(3) The National Statistician shall provide professional leadership to all persons within government who are engaged in statistical production or release.’.

Amendment No. 42, in clause 5, page 3, leave out lines 18 and 19 and insert—

‘(b) employed to operate independently of the Board with scrutiny and oversight of the role provided by the Board.’.

Amendment No. 8, in clause 6, page 3, line 38, leave out ‘Board’ and insert ‘National Statistician’.

Amendment No. 9, in clause 7, page 4, line 21, leave out subsection (1).

Government amendment No. 48

Amendment No. 1, in line 22, after ‘safeguarding’, insert ‘for the public good’.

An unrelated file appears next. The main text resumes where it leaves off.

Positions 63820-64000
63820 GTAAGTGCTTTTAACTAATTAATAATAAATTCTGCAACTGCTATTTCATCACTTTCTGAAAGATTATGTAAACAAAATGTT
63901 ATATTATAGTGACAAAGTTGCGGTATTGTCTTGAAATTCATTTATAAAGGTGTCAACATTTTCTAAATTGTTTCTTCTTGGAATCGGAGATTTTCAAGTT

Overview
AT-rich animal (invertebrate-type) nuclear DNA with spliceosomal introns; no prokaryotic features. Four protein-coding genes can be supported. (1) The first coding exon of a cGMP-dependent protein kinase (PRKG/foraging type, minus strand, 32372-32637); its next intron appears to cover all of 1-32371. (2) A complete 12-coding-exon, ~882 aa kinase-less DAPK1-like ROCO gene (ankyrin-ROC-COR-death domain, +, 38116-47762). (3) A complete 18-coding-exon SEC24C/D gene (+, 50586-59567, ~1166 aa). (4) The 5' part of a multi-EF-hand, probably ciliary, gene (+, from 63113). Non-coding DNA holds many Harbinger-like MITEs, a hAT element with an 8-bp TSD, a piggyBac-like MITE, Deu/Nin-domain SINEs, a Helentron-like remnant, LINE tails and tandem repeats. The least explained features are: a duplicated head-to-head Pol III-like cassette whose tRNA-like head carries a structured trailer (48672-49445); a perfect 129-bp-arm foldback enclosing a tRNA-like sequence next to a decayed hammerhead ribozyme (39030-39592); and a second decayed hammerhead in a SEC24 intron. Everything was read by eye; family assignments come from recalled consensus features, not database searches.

Amendment No. 43, in clause 8, page 4, line 39, at end insert—

‘(4) The Board shall have responsibility to monitor and assess the performance of the National Statistician against the assigned responsibilities.’.

Amendment No. 10, in clause 18, page 8, line 17 , leave out ‘Board’ and insert ‘National Statistician’.

Amendment No. 11, in line 19, leave out ‘Board’ and insert ‘National Statistician’.

Amendment No. 12, in  line 21 , leave out ‘Board’ and insert ‘National Statistician’.

Amendment No. 14, in line 25, leave out ‘Board’ and insert ‘National Statistician’.

Amendment No. 45, in clause 28, page 12, line 17, at end insert—

‘(5) The National Statistician is to be the Government’s principal advisor on statistics and shall provide professional leadership to all persons engaged in statistical production and publication.’.

Amendment No. 15, in clause 29, page 12, line 19, leave out ‘Board’ and insert

‘executive office created under the provisions of subsection (5), below’.